In this post, we'll go through how to design in the browser with minimal friction, by mapping DevTools to your local disk. I also cover some bells and whistles, where you’ll see that DevTools is close to an IDE when it comes to CSS—actually, better since it has contextual awareness. NB To keep the video short, I've included some extra thoughts in the text that are not in the video.
I'm writing this post mostly because I think there is a perceptual misunderstanding when it comes to designing in the browser—typically that it's slow and awkward.
How to “Live Design” In the Browser
These instructions are for Chrome, but the process should be very similar for any other Chromium-based browser like Microsoft Edge.
Open up DevTools on a local version of your site. A quick way to do this is by right-clicking anywhere on the page and selecting 'inspect'.
Press the keyboard shortcut
shift + ?to open up the DevTools preferences.
Workspacefrom the left column, then select
Add folder, then choose your site. At this point, I tend to dig a bit deeper and specifically select the folder where my CSS is housed since I don't want any other file results flagging up in DevTools. DevTools will ask your permission to map the folder at the top of the window; select
That's kind of it! At this point when you look at the styles tab in the Elements pane, you'll see a load of green dots associated with the CSS files—this means that the file is successfully mapped.
Any changes you make in DevTools from now on will be automatically saved to disk.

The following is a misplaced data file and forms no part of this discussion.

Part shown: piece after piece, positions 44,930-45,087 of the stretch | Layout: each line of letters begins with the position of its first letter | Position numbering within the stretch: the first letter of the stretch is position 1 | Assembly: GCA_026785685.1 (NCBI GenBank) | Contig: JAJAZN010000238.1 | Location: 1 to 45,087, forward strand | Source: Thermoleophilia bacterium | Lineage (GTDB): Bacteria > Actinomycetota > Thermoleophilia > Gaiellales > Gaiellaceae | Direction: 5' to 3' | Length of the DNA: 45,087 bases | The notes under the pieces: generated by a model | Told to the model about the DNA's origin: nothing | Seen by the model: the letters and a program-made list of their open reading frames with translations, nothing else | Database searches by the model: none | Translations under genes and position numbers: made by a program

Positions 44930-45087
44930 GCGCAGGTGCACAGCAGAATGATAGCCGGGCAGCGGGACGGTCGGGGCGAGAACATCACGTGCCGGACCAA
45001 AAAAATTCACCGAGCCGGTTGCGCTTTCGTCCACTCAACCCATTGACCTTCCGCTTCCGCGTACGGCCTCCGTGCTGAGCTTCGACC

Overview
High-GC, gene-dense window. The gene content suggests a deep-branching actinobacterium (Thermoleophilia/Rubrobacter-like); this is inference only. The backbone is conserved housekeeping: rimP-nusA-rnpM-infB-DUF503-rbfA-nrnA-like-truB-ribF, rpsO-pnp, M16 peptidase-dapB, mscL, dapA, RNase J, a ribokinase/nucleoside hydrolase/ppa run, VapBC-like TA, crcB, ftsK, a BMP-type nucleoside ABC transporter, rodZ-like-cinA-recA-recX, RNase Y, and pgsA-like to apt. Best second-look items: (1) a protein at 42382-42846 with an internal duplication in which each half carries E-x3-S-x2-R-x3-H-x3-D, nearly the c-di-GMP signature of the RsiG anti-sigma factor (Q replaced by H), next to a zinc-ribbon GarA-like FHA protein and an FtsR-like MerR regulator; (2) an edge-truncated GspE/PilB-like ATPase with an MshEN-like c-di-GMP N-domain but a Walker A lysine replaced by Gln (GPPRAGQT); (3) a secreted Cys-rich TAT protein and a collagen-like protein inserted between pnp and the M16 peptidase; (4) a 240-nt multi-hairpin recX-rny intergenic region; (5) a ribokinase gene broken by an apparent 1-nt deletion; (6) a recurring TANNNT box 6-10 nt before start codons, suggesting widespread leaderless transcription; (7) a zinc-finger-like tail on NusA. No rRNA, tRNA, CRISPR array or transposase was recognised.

NB you can also use a feature called local overrides to save HTML changes.
Advantages of This Workflow
Preview as you type—No need to hit
cmd + sto actually see live changes—DevTools updates the preview realtime.
Inspect and edit in one sweep—Inspect, then click directly through to the line in the source. This is much easier and faster than remembering the line number, then looking it up in a text editor.
Feature Parity with Text Editors
Every developer loves their certain text editor for certain keyboard shortcuts or helpers. For CSS, however, DevTools should be a pretty comparable experience. Here are some of my favourite things.
Context-sensitive autocomplete—DevTools will show you values that are context-sensitive, e.g. if you type
dispay:it'll suggest display values.
General autocomplete—You'll also be shown autocomplete when typing pretty much anything that is also in the same file like variables or properties.
Keyboard shortcuts—there are some excellent shortcuts available. When in the Elements tab hit
shift + ?then select
shortcutson the left to view them all. Some of my favourites are:
alt + up/downto increment and decrement value – You can also use the shift modifier to increase/decrease by 10.
cmd + pto go to another file in your mapped folder. Comparable to VS Code and Sublime Text's Go To File command.
cmd + shift + pto open a command. Here you can search for lots of things such as emulating print-media or a dark mode preference.
Source Diff—If you're reading this at some time in the future this may be somewhere else, but for now, you can find this by going to the elements pane, pressing
shift + ?to get to the preferences, then select
Advantages of Designing In the Browser Vs Using A More Visual tool
Render differences—Remember that text (and even colour) renders differently in the browser vs what you may see in a graphics application.
Version control—If you use Git designing in "code" is incredibly useful since you get a version control system built into your design.
Design System—CSS custom properties—or CSS variables as they're commonly referred to—ensure your design system is consistent. For example, I predefine spacing values and use them consistently throughout a website. I know you could argue that something like Adobe XD could give you this, but remember—so does CSS!